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I had a dream. I was floating in the air, surrounded by beheaded sheep, winged lions’ heads, wired birds, and floating castles. The background music reminded me of something that I couldn’t classify, something between the music of a video game and the soundtrack of an action movie. I was continuously feeling emptiness in my stomach, as if I was on a roller coaster, and although the scenery was very colorful and friendly, I felt a slight sense of disorientation. Sometimes I seemed to be in a fictional animation, in other moments as if I had splashed into a Salvador Dalí painting, or maybe a Magritte. When I suddenly pinched my arm and felt real pain, I realized that I was not in a virtual world but contemplating the artwork of Jonathan Monaghan.

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The video animations by Monaghan tell us contemporary tales, funny and colorful, almost superficial, but at the same time based on a deep analysis of the history of art, politics, and social dynamics with an emphasis on former and actual power structures. Although the stories are very different from each other, we can recognize similarities – the interpretation and reconstruction of monarchial structures, the exercise of power and control and its decay, a criticism of contemporary society controlled by the industry of consumption and new media.

We are thus transported inside a Gothic church, the nave deprived of its roof. Huge moving penises monitor the hallway that surrounds the abode of the Sovereign, a giant penguin trapped in his own mausoleum. Forced to eat his descendants who beg grace before being greedily swallowed, French Penguin (2009) is an absurd and sad representation of power as a slave of itself, of the cycle of life and death determined by our own behavior, and in a sense a courageous critique of a male dominated society.

Rainbow Narcosis (2012) starts with a playful and colorful song, appearing at first glance like a video game but soon delving into an ambiguous and disturbing spell of images and sounds. The head of a beheaded sheep invites us to a journey through absurd worlds, loaded with historical and artistic references. The section between the neck and head of the animal serves as a platform for charming landscapes, buildings, and entire cities. As guided by an imaginary camera, we fly through the Opera Garnier, a luxury metropolitan loft, an island floating in the air, and snow-capped mountains. The different worlds exist one in another as if in a Russian Matrioska, and the transition between them takes place in a way totally unexpected and extremely surprising. The background music, changing between a driving beat and melancholic mellowness, alternately creates tension and relaxation in the viewer and leads the image to exude different sensations with passing time. The sheep that initially takes us on a peacefully journey through different sceneries transforms, in the end, into the assassin of its creator who is sucked into a black hole by his own invention, the Technology.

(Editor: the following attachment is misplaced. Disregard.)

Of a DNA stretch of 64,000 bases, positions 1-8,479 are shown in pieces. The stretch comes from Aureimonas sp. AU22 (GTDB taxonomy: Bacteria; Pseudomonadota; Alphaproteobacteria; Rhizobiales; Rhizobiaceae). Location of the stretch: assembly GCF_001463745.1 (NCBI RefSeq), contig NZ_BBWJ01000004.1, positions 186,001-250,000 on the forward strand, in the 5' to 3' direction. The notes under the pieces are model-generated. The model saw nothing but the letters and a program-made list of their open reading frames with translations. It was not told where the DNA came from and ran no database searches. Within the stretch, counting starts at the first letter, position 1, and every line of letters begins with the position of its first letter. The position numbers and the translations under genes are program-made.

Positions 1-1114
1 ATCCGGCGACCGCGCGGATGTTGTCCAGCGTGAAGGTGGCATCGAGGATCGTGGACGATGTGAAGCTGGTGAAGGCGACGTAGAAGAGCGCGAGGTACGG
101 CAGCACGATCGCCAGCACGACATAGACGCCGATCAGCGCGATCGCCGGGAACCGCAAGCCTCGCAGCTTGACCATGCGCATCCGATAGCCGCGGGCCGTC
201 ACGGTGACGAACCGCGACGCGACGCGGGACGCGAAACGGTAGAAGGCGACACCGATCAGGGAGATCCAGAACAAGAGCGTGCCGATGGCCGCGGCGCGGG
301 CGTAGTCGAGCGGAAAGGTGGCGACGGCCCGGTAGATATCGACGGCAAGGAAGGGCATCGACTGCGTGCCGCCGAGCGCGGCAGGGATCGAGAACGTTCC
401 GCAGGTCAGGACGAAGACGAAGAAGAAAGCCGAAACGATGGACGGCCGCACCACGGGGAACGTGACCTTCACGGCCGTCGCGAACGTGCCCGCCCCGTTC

Other references to the rise and decline of power structures and the psychological control of today’s consumerism can be found in Sacrifice of the Mushroom Kings (2012). The protagonist, a character of a famous video game, wanders through the deserted buildings of Wall Street. As in a ghost town, there is nobody around, and the total absence of life creates an atmosphere of fear. Besides the appearance of a hybrid cow-angel, the only thing left is a golden bull, fighting to establish himself as the commander of the arena (symbolizing the marketplace). In the end, he sadly loses his life in front of the stunned soldier.

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In his latest work Robot Ninja (2013), the environments are becoming more abstract and the spirit more masculine, almost macho, although there are recurring symbols from the other video works; the crown, the sheep, Baroque / Gothic elements, the rainbow, symbols of famous brands, and hospital furnishings highlight Monaghan’s analysis and transposition of other levels of historical or cultural meanings.

Jonathan Monaghan, Robot Ninja, 2013

In fact, the organizational principles of his works are an ideological criticism of today’s society. Monaghan often reverses the meaning and function of objects and characters, embezzling not only the elements and protagonists of pop culture, advertising, consumerism, and new media, but also their subconscious strategies that elicit a particular response in us. The immediate familiarity granted by images from our cultural heritage mediates the surreal foreignness of his aesthetic. It is this combination that makes his works so magnetizing. Monaghan defines our contemporary society not as self-contemplative, as suggested by Siegfried Krakauer, but rather medicated, anesthetized by the surplus of information, products, and technological possibilities that go far beyond the capabilities of neuronal processing by our brain. Through his works, he thus provides a new opportunity to get in touch with ourselves. His ornamental exaggeration and artificial constructs force us to wake from a coma of indifference and into a state of deeper self-reflection.

Sarah Corona, “Embezzling the (un)real. Jonathan Monaghan”, New York 2013.

Images courtesy Curator’s Office, Washington D.C.

The catalogue will be published on the occasion of the Moving Image Art Fair London in October 2013 and is available at Curator’s Office, Washington D.C. .

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